A in push pull pair the emitter of the two transistors are connected together. Therefore, what difference would it make if they are not matched vs if they are matched i.e they have same beta value.
As the emitters are connected together they are working as emitter followers, with voltage gain = 1 (approximately).
If they are mismatched, you may see a slight increase in even order harmonic distortion, if the open-loop gain and feedback fraction are fairly low.
Some amplifiers may be a bit fussy about matching output transistors to ensure the designed value of quiescent current (and thus optimal crossover distortion), others may require a trimmer pot adjustment to achieve the right quiescent current. Without a circuit it's impossible to say more, so refer to the schematic and service manual for your amplifier.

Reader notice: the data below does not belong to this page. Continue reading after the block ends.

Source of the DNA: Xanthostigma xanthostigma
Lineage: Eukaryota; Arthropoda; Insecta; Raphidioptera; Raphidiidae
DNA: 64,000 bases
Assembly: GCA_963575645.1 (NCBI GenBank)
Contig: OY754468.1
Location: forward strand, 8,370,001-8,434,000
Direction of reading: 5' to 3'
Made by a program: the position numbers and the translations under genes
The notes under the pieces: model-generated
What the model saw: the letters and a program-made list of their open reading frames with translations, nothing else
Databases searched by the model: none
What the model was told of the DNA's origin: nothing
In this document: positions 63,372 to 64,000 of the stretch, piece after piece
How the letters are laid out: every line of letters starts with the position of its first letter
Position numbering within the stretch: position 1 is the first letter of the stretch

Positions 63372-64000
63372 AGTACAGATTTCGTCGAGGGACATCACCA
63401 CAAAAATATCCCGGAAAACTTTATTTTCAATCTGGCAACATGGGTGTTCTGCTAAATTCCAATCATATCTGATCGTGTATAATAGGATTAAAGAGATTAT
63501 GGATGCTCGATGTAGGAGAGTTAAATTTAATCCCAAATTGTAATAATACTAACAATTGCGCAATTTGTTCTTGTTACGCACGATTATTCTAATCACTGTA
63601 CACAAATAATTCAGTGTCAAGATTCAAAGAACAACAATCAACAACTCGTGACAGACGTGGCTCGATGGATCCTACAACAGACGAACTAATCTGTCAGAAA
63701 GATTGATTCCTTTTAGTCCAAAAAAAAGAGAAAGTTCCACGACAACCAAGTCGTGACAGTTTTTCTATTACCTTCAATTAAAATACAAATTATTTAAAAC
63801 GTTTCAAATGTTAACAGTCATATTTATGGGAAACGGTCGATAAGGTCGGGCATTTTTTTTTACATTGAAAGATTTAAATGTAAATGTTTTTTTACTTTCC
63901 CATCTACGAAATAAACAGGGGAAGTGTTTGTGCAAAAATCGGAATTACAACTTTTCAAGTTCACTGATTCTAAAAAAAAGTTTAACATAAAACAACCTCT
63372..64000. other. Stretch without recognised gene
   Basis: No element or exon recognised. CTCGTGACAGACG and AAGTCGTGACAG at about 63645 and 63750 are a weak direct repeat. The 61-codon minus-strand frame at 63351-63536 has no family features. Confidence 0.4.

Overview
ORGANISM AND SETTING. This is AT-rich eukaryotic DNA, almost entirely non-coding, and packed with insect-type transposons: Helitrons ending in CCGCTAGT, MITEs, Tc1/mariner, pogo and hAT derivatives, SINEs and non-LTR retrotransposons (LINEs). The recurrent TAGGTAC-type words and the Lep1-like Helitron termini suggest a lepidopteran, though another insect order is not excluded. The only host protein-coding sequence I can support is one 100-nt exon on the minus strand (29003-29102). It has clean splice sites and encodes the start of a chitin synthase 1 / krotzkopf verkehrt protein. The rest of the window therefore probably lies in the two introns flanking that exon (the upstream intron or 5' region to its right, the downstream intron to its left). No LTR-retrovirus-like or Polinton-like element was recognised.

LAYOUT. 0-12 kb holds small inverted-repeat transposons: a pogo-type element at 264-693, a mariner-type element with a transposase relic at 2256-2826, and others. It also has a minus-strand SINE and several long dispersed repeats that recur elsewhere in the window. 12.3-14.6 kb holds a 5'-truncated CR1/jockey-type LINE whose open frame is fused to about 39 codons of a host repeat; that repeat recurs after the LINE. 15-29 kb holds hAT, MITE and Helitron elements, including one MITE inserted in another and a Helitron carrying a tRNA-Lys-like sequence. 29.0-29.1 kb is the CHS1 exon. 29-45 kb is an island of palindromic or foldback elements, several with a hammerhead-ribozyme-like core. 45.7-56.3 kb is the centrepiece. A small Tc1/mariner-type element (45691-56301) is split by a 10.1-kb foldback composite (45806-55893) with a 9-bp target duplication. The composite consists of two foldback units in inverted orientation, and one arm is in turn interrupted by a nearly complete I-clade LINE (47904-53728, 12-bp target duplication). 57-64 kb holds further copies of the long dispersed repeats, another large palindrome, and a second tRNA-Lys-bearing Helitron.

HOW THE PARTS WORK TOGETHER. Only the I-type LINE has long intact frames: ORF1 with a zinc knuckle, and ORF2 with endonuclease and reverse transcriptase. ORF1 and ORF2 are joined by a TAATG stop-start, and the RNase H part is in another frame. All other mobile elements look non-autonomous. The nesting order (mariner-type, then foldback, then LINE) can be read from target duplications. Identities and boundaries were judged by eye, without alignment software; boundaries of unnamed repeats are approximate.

When the two transistors are running at very small signals they are both conducting .At larger signals there is a significant part of the cycle that only one device conducts .Hence matching Beta is more important for class B than class A. If you have an Amplifier with little or no negative feedback and your output transistors are poorly matched you will find that it sounds terrible on class B and good on class A .The follower type of output stage of course has local feedback reducing the negative impact of a transistor HFE mismatch . Most Amplifiers have lots of feedback so this affect is hard to notice .Simple circuits from the 1960s and 1970s would benefit from matching the output transistors when Dry cell battery operation precluded class A operation .Top end esoteric Audio has less negative feedback to keep TID down so would benefit from a matched pair .Most Audio Amplifiers are neither class A or B at moderate output powers .They are of course AB .The more class A the idle current setup is the less important output transistor matching is .The emitter resistors reduce the gain spreads in the output transistors due to the local negative feedback they produce.Higher value emitter resistors are normal for a class A setup for reasons of thermal stability of idle current .When the signal crosses the line from class A to Class B the were two transistors conducting and now there is one .This gives a small amount of open loop distortion which is worse with higher value emitter resistors .Remember that two devices have twice the transconductance of one .If this AB breakpoint is at high power nobody will hear a thing and you wont see it on the scope either.Full class A avoids this entirely .Otherwise do not go too high on the emitter resistors .